This is a 5th of a series on Backyard Farming. This article discusses simple structures for your garden and water conservation techniques.
A backyard farm or a kitchen garden will be usually small. Most of us will have a small yard, a patio or even some space with a window. Here are some of the structures you can use:
Yards: Instead of having a lawn, create space for an edible garden. This means you should have space in your lawn or yard for a bed or two. Use the borders of your spaces for vegetables too. We recommend you use raised beds for your farm or garden. Make sure they are at least 24 inches deep.
Containers: You can grow vegetables in containers too. Just make sure they get enough sun. Make sure your container is big enough for a full grown plant. You will also have to always water as containers dry out quickly. The soil will also have to be fertilized and changed every planting cycle. In our patio, we grow some of our vegetables in large black bags.
While you can already grow vegetables outdoors in raised beds or containers, you can put up small and cheap structures using bamboo, pipes or wood. Screen houses will protect your plants from insects and from nature: too much rain, wind or sun. You then use mosquito nets for your sides (buy these from general merchandise shops or those that sell fishing gear.) The rooftop is often made of UV treated hard elastic plastic. You can buy these from Hobee Packaging Co.
Our farm has built Bamboo Greenhouses. (Read more about our greenhouses.) Bamboo is treated with borax and boric acid. It is important to sit your post on cement to avoid termites and rust. We then use thick elastic plastic as a cover. We use Use U.V. stabilized greenhouse film. A short term structure can last you from 6 to 8 months. You can also build long term structures of 2 to 3 years.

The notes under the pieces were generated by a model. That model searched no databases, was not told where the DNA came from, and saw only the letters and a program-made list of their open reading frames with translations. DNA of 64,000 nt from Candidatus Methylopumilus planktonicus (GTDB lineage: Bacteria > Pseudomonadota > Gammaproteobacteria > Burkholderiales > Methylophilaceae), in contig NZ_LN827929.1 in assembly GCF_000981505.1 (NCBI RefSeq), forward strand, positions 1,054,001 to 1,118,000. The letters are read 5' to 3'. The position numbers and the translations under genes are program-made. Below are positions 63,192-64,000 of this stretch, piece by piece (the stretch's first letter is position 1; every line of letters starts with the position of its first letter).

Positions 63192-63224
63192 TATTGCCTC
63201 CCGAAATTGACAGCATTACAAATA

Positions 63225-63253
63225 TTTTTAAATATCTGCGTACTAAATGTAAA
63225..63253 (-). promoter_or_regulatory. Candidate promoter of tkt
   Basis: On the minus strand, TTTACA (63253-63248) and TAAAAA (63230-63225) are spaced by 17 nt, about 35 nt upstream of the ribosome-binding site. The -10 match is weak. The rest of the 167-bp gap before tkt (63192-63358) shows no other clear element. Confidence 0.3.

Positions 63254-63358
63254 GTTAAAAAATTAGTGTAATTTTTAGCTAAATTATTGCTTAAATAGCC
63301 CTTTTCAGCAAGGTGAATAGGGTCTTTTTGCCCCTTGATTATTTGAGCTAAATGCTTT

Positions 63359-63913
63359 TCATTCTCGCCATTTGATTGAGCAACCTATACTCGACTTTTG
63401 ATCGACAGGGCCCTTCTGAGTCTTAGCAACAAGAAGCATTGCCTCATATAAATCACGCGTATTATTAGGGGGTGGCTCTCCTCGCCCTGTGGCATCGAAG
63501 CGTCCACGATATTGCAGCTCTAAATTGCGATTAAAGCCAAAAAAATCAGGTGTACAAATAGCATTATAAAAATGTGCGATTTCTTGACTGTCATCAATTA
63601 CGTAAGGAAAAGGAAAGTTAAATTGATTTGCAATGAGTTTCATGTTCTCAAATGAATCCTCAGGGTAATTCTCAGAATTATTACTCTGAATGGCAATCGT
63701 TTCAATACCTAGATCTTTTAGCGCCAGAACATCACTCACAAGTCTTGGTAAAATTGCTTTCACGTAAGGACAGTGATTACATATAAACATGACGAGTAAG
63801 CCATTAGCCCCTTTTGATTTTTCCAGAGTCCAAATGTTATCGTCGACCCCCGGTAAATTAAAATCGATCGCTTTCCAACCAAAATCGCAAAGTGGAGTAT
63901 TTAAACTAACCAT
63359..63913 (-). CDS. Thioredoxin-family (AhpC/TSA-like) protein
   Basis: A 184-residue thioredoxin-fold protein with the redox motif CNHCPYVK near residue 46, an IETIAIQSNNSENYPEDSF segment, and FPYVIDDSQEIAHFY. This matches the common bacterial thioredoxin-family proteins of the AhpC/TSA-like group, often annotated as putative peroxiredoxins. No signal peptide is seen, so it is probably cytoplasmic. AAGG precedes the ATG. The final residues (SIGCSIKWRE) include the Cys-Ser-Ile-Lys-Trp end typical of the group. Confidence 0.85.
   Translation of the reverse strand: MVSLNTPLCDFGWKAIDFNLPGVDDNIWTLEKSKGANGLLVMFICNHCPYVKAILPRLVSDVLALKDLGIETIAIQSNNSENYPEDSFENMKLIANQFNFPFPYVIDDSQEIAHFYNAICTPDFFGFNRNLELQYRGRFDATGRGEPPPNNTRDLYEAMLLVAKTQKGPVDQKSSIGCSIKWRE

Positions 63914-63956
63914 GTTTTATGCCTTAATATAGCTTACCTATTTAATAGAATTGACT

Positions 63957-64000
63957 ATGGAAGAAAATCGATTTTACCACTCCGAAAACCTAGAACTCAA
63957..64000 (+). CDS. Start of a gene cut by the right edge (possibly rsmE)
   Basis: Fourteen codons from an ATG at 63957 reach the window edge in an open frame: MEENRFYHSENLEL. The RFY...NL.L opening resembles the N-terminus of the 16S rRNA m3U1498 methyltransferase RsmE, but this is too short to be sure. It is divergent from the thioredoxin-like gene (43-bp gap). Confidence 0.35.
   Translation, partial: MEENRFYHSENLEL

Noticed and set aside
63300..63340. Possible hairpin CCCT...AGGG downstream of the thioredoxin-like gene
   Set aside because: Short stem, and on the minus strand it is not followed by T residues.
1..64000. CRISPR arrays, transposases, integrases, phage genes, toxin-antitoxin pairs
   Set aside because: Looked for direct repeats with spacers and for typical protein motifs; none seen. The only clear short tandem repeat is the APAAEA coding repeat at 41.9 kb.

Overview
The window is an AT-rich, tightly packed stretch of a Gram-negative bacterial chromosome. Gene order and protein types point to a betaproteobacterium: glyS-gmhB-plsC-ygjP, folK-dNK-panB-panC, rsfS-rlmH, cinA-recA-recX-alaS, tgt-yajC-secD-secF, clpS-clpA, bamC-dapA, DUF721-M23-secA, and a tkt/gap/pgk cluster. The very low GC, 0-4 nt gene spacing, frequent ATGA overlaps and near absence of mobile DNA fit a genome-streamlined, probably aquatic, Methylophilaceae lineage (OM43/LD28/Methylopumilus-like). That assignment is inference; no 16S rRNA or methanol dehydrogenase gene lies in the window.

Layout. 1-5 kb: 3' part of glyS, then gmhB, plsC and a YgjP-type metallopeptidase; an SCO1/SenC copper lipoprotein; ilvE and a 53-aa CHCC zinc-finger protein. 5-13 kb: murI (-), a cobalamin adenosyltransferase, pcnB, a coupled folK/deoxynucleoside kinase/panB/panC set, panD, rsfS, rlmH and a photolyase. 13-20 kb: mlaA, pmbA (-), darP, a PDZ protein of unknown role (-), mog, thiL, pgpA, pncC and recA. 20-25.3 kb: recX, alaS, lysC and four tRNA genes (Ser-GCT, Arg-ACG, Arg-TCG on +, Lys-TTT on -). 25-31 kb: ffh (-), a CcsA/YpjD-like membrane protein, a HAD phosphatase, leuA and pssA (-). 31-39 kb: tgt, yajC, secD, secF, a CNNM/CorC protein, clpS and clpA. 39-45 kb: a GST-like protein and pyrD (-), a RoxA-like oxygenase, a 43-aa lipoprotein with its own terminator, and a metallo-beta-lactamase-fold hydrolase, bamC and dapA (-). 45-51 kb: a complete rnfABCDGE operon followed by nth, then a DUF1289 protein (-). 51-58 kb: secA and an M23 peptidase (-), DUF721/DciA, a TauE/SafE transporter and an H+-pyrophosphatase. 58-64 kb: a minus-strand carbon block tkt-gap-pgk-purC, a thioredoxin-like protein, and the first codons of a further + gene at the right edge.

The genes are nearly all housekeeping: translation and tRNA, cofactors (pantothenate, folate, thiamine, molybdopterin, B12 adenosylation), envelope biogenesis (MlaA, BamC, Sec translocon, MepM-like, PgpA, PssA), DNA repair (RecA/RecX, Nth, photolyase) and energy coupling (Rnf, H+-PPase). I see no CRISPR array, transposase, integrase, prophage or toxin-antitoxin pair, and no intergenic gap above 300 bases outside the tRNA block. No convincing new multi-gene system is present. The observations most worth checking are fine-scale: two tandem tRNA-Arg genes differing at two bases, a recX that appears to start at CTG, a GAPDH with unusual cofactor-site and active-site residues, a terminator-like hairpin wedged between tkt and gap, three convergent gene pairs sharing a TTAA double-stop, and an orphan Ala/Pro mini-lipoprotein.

As we have consistently stated, you need rich living soil with plenty of organic matter. The irrigation technique we recommend is TRICKLE IRRIGATION. This is a system where water drips slowly directly to the roots of plants through pipes (with small holes.) The mechanism allows the water to drip directly where it’s needed. You also do not have runoff or wasted water. The technique also reduce evaporation, soil erosion and deep drainage. More importantly, it gets rid of many foliar or root diseases that spread through the water.
When to irrigate
Irrigate plants closer to the evening so you decrease the loss of water through evaporation (except if you water by sprinkler. If sprinkler, do it in the morning to prevent fungus). Some other techniques we follow:
When it is a Full moon, there is an increase in the water element. We sow seeds two days before a full moon to take advantage of the water.
When it is a New moon, there is more water in the soil. Two days before a new moon, we do transplanting to take advantage of the soil’s increased water content.
Water conservation techniques
Here are other water conservation techniques we use:
•RAIN HARVESTING AND CANALS
Catch the rain. You can do so by having rainwater catchments like basins, ponds or canals. When it rains, the water falls from the rooftops to micro basins or canals, which catch them. What you can also do is line the canals with thick mulch (4 inches at least) to ensure less evaporation. It is best to take advantage of slopes in your garden so the rainwater gently seeps towards and is absorbed by your beds.
Plant legumes in between and at the boundary of your beds to act as windbreaks. The windbreaks again reduce evaporation.
Raised beds get more aeration in its roots so you do not need to till as often and protect topsoil. Also, a good topsoil won’t be washed out by rain.